My real point is to relate my experiences of late and some perspective I have from the last 5 or more years developing software for Mac OS X (around half of which has been running this business) and, er, clear my name.
I think it’s up to each developer if they want to sacrifice features for gloss, hand out thousands of free or heavily discounted copies, get everyone and their dog to blog about it, find announcements miraculously appear on the front page of Digg, whatever. Nobody has to buy into it. I refuse to believe buyers don’t see what’s going on after the same tricks are repeated time and again, but I guess that if people are getting good deals and it’s all good fun, then who cares. It’s not for me.
Woah! Check out that elephant! Why is he sitting on my sofa, reading the latest copy of MacUser? Could it be because I featured KIT on MacZOT not too long back? And not just any old ZOT but that week-long StoryZOT? And didn’t TUAW receive some leak that KIT may be been in the bundle, and didn’t that make it onto the front page of Digg, and didn’t I sell tons of copies?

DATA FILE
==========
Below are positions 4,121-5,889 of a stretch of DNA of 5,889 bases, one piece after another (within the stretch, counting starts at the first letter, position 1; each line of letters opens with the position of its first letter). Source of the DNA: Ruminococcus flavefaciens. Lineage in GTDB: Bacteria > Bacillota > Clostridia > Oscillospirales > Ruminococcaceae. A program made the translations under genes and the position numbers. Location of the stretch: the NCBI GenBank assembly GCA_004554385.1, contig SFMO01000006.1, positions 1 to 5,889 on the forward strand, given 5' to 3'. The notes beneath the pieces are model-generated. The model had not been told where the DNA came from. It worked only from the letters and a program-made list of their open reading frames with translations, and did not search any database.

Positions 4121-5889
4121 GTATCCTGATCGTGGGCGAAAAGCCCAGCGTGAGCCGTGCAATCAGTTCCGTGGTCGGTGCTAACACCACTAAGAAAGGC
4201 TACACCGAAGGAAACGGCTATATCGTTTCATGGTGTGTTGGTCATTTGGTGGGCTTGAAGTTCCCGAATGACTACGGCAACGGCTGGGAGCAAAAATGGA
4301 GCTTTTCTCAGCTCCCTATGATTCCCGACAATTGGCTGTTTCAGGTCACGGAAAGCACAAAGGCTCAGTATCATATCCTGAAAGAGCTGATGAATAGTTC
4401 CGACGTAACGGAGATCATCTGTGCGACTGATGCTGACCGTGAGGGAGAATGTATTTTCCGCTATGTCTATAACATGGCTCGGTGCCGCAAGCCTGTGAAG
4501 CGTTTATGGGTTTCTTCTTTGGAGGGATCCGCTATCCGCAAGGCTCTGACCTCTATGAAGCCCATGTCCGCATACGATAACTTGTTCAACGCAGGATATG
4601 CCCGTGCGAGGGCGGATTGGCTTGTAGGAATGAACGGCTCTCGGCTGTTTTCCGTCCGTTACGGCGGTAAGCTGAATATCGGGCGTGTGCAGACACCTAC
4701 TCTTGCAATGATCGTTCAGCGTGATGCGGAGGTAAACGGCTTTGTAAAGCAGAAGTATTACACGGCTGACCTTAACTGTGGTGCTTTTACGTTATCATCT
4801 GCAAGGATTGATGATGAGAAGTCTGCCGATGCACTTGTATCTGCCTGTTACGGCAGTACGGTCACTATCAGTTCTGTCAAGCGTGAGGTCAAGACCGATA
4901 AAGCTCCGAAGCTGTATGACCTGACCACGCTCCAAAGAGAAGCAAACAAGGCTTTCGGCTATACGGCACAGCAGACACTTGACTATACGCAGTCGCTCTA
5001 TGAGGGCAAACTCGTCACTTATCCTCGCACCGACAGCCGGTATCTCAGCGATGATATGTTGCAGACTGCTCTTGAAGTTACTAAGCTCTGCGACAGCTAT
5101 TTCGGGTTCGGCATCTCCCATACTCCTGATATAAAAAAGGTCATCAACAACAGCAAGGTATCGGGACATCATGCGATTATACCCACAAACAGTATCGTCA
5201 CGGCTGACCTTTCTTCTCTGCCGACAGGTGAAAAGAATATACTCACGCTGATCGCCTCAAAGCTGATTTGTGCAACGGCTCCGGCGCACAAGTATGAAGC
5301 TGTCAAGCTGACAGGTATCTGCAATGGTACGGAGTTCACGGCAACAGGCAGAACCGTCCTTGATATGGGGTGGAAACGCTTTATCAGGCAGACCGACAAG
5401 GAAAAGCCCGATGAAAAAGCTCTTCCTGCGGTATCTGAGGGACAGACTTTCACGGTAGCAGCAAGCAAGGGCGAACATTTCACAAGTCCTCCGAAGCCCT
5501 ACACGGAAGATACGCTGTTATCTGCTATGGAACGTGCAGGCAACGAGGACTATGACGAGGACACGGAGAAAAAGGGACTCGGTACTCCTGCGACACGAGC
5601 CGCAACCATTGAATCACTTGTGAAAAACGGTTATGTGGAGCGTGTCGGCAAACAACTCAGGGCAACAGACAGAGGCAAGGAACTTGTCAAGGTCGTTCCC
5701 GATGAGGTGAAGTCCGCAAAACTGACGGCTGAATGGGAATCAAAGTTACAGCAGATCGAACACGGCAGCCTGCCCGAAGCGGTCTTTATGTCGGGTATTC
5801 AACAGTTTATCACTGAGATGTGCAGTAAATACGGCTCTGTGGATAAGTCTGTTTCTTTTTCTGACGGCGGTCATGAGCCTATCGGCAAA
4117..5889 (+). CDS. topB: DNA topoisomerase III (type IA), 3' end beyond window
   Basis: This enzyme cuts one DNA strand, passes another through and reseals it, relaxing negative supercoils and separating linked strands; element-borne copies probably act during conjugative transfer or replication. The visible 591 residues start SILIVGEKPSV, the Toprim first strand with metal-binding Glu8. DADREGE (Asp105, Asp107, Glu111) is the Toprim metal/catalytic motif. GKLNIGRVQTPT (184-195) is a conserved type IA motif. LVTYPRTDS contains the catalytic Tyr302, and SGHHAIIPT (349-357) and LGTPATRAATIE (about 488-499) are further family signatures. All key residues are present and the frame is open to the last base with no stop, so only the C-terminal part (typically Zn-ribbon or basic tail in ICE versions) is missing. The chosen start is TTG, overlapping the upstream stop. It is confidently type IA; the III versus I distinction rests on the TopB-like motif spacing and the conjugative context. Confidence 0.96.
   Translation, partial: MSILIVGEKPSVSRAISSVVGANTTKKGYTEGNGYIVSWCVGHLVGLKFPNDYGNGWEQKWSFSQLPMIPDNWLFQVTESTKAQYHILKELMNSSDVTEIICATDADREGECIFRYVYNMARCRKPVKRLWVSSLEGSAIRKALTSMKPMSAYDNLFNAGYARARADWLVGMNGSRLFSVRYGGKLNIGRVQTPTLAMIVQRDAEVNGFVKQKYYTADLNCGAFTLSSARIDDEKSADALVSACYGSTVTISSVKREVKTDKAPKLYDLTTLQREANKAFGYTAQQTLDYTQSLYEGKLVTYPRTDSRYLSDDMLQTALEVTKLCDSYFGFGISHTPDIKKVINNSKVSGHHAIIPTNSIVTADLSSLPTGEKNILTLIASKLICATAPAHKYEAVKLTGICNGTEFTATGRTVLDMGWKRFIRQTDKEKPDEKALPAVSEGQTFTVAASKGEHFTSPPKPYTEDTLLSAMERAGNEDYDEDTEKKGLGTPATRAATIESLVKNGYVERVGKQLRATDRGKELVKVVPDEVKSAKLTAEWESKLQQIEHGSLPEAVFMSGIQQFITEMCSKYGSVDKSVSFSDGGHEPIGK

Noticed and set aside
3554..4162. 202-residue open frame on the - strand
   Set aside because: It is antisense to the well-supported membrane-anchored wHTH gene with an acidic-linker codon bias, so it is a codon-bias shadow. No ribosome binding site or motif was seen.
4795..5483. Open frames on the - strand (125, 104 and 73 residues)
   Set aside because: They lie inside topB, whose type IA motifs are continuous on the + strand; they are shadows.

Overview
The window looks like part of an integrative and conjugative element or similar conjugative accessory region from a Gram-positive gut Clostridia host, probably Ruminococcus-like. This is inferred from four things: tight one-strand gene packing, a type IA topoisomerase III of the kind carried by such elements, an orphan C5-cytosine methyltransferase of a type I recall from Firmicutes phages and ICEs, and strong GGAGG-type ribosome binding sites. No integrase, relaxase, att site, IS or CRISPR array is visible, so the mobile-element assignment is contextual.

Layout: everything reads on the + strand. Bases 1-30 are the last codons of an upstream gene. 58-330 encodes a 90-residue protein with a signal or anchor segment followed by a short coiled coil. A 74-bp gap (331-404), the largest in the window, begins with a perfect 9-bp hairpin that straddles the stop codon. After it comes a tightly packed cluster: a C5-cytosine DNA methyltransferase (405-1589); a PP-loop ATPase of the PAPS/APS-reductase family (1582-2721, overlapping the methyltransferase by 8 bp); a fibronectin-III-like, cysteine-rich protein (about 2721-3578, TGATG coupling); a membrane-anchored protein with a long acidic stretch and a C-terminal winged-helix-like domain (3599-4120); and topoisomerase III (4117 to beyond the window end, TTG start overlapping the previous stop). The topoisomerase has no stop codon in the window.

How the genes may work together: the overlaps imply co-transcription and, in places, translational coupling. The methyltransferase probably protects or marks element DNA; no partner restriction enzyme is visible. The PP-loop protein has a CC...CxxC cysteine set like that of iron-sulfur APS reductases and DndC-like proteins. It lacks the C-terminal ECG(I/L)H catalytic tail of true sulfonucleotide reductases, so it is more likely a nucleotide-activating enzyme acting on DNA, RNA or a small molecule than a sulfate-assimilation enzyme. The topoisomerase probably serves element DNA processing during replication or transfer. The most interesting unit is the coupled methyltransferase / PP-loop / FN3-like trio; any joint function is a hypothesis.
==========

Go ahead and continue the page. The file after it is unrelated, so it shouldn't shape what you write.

Well, mostly. I’ll try anything once, but for the record I told ZOT that I preferred to be surprised, so I didn’t know any of that was coming. All I did was agree to include KIT in a bundle after being approached via a third party, have a rough idea of the number of copies that would be sold and later write a long story that got edited (to make it even longer, yikes) for the MacZOT site. I didn’t agree a price upfront, I didn’t know how it would work, I didn’t know what else was in the bundle, I didn’t know when the mystery would be revealed – nothing. I just went along with the whole thing. “Whatever” was my standard response.
My aim was to get KIT some exposure. People like KIT when they see it, but don’t know to look for it. KIT got a lot of attention, so that worked and the objective was achieved. Kind of.
For me, what happened afterwards is what was most interesting. Unsurprisingly, I was inundated with support emails, some were bugs, many, many more were feature requests and others were just questions. All were welcome. I did underestimate the impact of this, however. After working my way through them all diligently I found it was the middle of October.
Six weeks vanished and financially, it wasn’t actually worth it, but I see that as an investment for the future. I gathered a lot of valuable feedback and now have more users for KIT that may potentially wish to upgrade to KIT 2.0 at a future date (a long way off, if you’re wondering). There have been times running this business when that alone would have been the ruin of me.